In Bo’ness a person who is born and bred in the town is known as a “Hamebider.” and such I have been invited to contribute to this year’s magazine, giving my views of Fairs as I have known them.
To do this one must first delve back into the past to the hazy, golden hours of childhood in the Thirties, when the approach of the great day brought that magical excitement which gave a fairy tale colour to our then rather simply lives – simple, that is, to the present generation of youngsters, accustomed as they are to the sophistication of TV and the “tranny.”
Those were the times, when among the highlights of the Fair were carts and haywaggons of the local merchants and farmers, drawn by familiar horsey friends of everyday acquaintance, but hardly recognisable in their finery of decorated harness.
This was followed by the grey years of war when the spirit of the occasion was kept very much alive by the numerous “Wee Fairs” held each summer in back greens all over the town. Schools, too, helped by faithfully rehearsing the Fair Songs at each anniversary, so that, consequently, when that hot day dawned in 1946 and Queen Sadie restarted the whole cycle, we knew what it was all about.
Around this time I became, like many of you, a kerbside supporter, thoroughly enjoying every part of the spectacle, and applauding – or criticising as the occasion demanded. This state of affairs continued for a long time and my only contribution during that period was once when I helped to build a Queen’s Arch ( Mairi Pritchard, 1959 ). This was not an experience to heighten my enthusiasm for in that year we had one of the wettest Fair E’ens in living memory. I can still feel the water entering at the nape of my neck and never stopping until finding a home in my wellingtons.
However, all this changed with startling suddenness when coming to Deanburn. I knew that something was expected of us and that the school would have to make a presentation of sorts, but how high that standard should be was only really brought home to me at the rehearsal in the Glebe Park. So, with less than 24 hours to go, frantic additions and alterations had to be made to the routine. Thankfully, the occasion passed without too much adverse comment.
Since then, in succeeding years, without respite, one has been faced with the dilemma of finding new ideas and putting them into operation. To this is added, every so often, the gigantic task of preparing a Queen and Court for public display. “Gigantic ” is not an exaggerated term, but is the only appropriate word to describe the months and months of hard work and planning by staff and parents alike, who deserve nothing but the highest praise. This all starts in the dark days of winter, continuing relentlessly until the culmination within a few short hours on the last Friday in June.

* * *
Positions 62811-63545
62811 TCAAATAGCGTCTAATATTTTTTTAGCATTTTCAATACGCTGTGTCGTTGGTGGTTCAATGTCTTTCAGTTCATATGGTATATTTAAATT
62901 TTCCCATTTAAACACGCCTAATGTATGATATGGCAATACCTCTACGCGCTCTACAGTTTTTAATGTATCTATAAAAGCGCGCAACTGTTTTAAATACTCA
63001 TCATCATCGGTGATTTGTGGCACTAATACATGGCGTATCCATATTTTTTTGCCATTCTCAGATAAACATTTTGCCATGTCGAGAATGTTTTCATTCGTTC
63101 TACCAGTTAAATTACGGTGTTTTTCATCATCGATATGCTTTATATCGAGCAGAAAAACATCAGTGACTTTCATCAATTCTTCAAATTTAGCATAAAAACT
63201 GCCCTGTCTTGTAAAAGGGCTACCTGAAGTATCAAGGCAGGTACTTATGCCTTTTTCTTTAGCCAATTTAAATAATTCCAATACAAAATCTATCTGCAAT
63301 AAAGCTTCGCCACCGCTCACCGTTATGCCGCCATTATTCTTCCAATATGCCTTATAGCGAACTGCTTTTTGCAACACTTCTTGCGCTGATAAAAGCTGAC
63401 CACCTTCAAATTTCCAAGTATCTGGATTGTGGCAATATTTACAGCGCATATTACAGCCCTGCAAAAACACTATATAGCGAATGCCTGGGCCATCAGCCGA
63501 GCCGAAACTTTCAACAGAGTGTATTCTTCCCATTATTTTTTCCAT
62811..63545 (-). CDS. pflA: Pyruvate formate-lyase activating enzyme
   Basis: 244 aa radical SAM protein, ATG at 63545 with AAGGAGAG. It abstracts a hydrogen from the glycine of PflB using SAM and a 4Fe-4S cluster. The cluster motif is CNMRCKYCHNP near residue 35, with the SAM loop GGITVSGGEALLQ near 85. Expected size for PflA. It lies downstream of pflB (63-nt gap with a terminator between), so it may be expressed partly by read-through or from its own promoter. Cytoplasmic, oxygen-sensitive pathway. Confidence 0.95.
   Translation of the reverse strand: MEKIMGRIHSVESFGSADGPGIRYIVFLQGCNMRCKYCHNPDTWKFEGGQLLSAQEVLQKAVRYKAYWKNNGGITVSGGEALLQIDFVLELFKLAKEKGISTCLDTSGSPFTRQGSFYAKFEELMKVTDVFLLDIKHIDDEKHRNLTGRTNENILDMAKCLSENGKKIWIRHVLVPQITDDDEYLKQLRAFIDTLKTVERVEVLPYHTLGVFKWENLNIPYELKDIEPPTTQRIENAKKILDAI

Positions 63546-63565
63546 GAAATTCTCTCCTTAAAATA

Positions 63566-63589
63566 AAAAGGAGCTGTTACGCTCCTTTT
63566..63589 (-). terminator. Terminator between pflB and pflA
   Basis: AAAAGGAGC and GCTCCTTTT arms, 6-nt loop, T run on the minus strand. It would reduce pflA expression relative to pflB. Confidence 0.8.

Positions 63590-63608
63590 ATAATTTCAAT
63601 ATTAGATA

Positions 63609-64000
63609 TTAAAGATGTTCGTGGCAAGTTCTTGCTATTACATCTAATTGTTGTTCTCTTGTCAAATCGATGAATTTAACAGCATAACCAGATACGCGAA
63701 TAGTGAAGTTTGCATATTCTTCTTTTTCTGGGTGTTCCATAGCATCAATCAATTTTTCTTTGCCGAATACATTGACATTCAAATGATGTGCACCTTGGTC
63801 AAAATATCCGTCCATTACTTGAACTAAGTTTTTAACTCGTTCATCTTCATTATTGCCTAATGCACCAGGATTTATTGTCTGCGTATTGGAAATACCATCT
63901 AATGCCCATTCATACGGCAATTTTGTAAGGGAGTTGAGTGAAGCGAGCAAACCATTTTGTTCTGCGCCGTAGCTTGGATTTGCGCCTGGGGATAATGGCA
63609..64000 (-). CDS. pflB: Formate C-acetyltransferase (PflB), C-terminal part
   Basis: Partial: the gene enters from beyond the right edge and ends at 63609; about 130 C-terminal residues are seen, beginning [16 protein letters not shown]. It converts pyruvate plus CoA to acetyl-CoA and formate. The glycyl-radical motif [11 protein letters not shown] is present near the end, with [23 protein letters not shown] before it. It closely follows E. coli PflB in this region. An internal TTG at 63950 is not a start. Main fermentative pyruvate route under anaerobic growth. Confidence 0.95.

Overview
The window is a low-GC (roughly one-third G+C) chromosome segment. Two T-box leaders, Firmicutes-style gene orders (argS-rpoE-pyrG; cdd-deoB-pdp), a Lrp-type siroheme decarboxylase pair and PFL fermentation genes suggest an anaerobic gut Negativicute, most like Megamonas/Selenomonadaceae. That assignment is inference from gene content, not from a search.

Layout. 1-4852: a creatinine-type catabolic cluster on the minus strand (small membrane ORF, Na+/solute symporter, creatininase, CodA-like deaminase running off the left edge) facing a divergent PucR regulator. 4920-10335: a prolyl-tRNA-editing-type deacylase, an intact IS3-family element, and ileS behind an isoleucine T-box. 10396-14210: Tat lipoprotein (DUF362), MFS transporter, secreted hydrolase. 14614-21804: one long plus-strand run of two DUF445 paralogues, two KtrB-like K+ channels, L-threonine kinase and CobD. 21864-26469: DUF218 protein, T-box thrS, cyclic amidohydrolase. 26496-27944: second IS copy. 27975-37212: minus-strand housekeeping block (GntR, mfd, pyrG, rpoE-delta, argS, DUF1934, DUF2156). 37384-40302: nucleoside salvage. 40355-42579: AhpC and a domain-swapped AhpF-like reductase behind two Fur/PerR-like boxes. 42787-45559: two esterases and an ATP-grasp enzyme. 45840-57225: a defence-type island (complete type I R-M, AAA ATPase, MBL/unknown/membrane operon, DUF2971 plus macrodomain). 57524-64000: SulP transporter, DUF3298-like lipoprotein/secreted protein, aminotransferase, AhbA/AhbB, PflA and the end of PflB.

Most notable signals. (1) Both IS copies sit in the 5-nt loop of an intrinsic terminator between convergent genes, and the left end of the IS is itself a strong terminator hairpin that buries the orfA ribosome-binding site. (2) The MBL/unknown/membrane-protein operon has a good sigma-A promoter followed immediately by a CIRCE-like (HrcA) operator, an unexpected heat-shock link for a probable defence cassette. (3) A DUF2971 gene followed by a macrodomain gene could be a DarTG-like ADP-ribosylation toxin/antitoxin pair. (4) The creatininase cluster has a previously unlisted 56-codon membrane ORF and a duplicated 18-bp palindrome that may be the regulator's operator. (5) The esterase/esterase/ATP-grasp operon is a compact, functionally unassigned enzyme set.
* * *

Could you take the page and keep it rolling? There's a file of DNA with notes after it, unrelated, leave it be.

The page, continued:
The Fair of 1974 really brought public recognition that Deanburn had come into its own with our very first Queen, Linda Dow. Perhaps it is rather sad that this also marked the last year in office of the Town Council who, for so long, had organised the event.
At moments like these it is easy to reflect that Provost Stewart, long-sighted man as he was, could never have anticipated that his Children’s Festival could have survived so long or could have gone from such strength to strength in the process. Nor could Fleming and Schofield have realised that their “Festal Day” would come to symbolise the spirit of the Fair, being sung in all corners of the world whenever Bo’nessians meet.
Certainly this year the words will have a special meaning for one person. As second in succession from Deanburn and seventy-first overall. Queen Kirsty will, with her predecessors, remember the unique occasion for the rest of her life. So, too, will many more of us, and perhaps in years to come, will be proud to recall that we are numbered among those who played some part in the formation of the history or our local Children’s Festival.
JAMES VALLANCE Headmaster of Deanburn School